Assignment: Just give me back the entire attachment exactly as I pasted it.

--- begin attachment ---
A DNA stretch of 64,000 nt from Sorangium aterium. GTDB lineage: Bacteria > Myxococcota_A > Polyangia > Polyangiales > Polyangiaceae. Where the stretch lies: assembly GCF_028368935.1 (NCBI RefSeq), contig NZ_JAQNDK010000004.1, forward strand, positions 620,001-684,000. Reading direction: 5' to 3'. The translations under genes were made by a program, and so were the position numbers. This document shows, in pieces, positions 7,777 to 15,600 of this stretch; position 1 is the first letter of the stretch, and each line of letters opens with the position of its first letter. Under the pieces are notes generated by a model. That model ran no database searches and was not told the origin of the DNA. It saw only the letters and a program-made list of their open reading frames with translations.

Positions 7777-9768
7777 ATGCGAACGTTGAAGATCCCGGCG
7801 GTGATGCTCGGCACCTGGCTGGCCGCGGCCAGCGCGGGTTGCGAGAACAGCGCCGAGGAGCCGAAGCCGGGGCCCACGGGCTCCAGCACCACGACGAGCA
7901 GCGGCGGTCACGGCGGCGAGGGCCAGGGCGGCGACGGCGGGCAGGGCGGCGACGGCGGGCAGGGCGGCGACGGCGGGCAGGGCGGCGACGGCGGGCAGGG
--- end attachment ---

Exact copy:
A DNA stretch of 64,000 nt from Sorangium aterium. GTDB lineage: Bacteria > Myxococcota_A > Polyangia > Polyangiales > Polyangiaceae. Where the stretch lies: assembly GCF_028368935.1 (NCBI RefSeq), contig NZ_JAQNDK010000004.1, forward strand, positions 620,001-684,000. Reading direction: 5' to 3'. The translations under genes were made by a program, and so were the position numbers. This document shows, in pieces, positions 7,777 to 15,600 of this stretch; position 1 is the first letter of the stretch, and each line of letters opens with the position of its first letter. Under the pieces are notes generated by a model. That model ran no database searches and was not told the origin of the DNA. It saw only the letters and a program-made list of their open reading frames with translations.

Positions 7777-9768
7777 ATGCGAACGTTGAAGATCCCGGCG
7801 GTGATGCTCGGCACCTGGCTGGCCGCGGCCAGCGCGGGTTGCGAGAACAGCGCCGAGGAGCCGAAGCCGGGGCCCACGGGCTCCAGCACCACGACGAGCA
7901 GCGGCGGTCACGGCGGCGAGGGCCAGGGCGGCGACGGCGGGCAGGGCGGCGACGGCGGGCAGGGCGGCGACGGCGGGCAGGGCGGCGACGGCGGGCAGGG